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Senators lecture Paulson about their frustrations with China

WASHINGTON—In his first testimony before Congress since becoming treasury secretary, Henry Paulson faced harsh criticism Wednesday from Republicans as well as Democrats over the Bush administration's failure to persuade China to devalue its currency.

Paulson, who became secretary last July, is now the administration's point man on the Chinese economy. He's also become a punching bag for Democrats, who've made China trade—and the fear of many American blue-collar workers that it's costing them their jobs—a centerpiece of their agenda.

Wednesday's Senate Banking Committee hearing illustrated that Democrats are getting support from Republican lawmakers distancing themselves from another White House policy, much as many of them are doing on the war in Iraq.

"If the roof is leaking, we'd better fix it. I think the roof is leaking in the imbalance of trade," said Sen. Richard Shelby, R-Ala., who chaired the committee until the Democrats took control of Congress in January.

Sounding strikingly like a Democrat, Shelby said China's widening trade gap with the United States raised "questions about whether world trade is being conducted on a level playing field." Later he added, "I don't want to build walls ... but we've got to do something."

Kentucky Republican Sen. Jim Bunning scolded Paulson about China.

"They'll talk to you until you're blue in the face, but we're not getting anything done," he said, raising his voice as his face grew red. "I'm tired of talking!"

Bunning accused China of ignoring Congress and hiding behind protection from the Bush administration.

"The people up here (on this panel) make the laws, not you," Bunning said, noting that top Chinese government officials refused to meet with visiting U.S. lawmakers on trade disputes. The Bush administration and China could face an unpleasant surprise if this doesn't change, he warned.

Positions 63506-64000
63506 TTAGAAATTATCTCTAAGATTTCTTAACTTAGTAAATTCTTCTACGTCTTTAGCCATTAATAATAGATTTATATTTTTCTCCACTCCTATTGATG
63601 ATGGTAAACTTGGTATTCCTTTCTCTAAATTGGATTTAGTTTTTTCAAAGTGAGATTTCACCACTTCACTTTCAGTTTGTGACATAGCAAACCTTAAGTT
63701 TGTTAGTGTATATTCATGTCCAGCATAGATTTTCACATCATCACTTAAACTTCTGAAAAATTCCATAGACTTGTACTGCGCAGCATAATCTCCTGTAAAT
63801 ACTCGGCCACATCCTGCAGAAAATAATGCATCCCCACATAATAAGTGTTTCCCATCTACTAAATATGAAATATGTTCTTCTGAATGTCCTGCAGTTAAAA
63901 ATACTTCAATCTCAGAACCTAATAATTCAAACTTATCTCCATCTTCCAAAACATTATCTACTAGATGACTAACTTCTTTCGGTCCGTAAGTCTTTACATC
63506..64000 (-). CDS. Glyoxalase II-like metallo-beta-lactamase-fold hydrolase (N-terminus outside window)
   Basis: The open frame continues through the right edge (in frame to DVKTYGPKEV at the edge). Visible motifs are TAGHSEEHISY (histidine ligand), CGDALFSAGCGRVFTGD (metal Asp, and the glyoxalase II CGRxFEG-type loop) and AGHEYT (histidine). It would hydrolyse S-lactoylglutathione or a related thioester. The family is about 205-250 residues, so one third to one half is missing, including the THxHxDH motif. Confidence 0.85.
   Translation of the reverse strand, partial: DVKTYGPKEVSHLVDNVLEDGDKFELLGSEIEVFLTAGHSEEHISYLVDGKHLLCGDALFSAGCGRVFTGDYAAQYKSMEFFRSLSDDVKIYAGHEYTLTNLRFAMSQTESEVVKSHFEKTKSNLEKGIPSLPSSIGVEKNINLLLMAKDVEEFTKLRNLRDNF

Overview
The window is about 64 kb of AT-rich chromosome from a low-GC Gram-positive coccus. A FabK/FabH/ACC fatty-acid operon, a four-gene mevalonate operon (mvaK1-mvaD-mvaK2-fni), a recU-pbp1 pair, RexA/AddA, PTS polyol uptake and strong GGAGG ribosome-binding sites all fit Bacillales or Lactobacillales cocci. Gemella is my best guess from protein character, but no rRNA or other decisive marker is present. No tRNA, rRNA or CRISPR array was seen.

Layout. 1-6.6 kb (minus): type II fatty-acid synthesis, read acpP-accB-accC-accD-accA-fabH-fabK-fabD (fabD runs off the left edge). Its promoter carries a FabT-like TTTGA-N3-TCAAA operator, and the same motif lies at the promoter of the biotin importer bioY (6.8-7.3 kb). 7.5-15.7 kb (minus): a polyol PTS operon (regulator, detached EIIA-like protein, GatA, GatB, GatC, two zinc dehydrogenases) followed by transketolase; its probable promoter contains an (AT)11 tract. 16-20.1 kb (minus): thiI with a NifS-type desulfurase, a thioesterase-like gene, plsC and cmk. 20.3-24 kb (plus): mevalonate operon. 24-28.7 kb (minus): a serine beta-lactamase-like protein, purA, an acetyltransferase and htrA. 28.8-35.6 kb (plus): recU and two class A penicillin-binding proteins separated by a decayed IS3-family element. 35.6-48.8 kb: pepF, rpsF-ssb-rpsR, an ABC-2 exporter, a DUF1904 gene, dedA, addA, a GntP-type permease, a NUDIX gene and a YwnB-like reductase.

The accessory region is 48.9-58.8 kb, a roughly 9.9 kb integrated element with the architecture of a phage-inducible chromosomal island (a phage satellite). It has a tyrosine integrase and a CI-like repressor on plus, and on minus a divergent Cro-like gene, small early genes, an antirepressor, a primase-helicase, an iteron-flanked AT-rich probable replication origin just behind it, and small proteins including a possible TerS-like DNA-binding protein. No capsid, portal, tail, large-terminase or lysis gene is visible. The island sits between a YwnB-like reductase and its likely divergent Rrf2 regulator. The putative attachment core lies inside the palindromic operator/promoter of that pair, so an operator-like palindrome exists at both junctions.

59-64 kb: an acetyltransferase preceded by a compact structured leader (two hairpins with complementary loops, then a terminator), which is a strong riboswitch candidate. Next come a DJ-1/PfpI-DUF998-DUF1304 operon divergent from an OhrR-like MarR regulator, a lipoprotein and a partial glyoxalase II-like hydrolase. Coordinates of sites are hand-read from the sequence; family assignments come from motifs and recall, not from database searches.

"You get a sense here of the bipartisanship" on this issue, said Sen. Christopher Dodd, D-Conn., the new chairman of the committee.

Critics charge that China's government-set exchange rate allows the country to undervalue its currency, making its products cheaper abroad and its labor cheaper for foreign companies that manufacture there.

"More than 3 million (U.S.) manufacturing jobs have been lost since 2001, the steepest and most prolonged loss since the Great Depression," Dodd said.

China has allowed the yuan to rise 6.5 percent against the dollar since July 2005, but critics maintain that it must rise by at least 20 percent. Some lawmakers want to slap a stiff tariff on all Chinese imports in retaliation, but that could set off a trade war that was debilitating to the global economy.

Even some ardent supporters of free trade called for a tougher approach.

"It is obvious that China is extremely reluctant to make the needed changes in its currency policy. It is equally obvious that U.S. efforts on the issue over the past three years ... have borne little fruit to date. A new U.S. policy is needed," said C. Fred Bergsten, the director of the Petersen Institute for International Economics, a research center that advocates free trade and global investment.

Paulson answered repeatedly that he too expected action from China.

"I don't know what was in my predecessors' minds, but I've been focused on results," Paulson said. He outlined how he created the Strategic Economic Dialogue, which involves top economic officials from both countries meeting twice annually to measure currency reform and other issues. "I'm not satisfied, and I know we need to get some results."

The former head of Wall Street powerhouse Goldman Sachs & Co., Paulson is well-known in the upper echelons of the Chinese government. He's made it a top priority to help prod Beijing toward a freer open-market economy. On Wednesday, he was unusually specific about what he thinks is best for the Chinese and U.S. economies.

Paulson said China should:

_Widen the band in which the yuan fluctuates, which would help the Chinese government and the private sector learn to operate with a fluctuating currency, as developed economies do.

_Develop a bond market that signals risks to investors.

_Set clear policy targets to avoid inflation and to provide confidence in the value of its currency.

Democrats warned that time is limited.

"The Congress isn't going to wait for us to get some vague (description) of how this is progressing," Dodd said. He warned that absent visible results "you are going to get blown by on this."


(c) 2007, McClatchy-Tribune Information Services.

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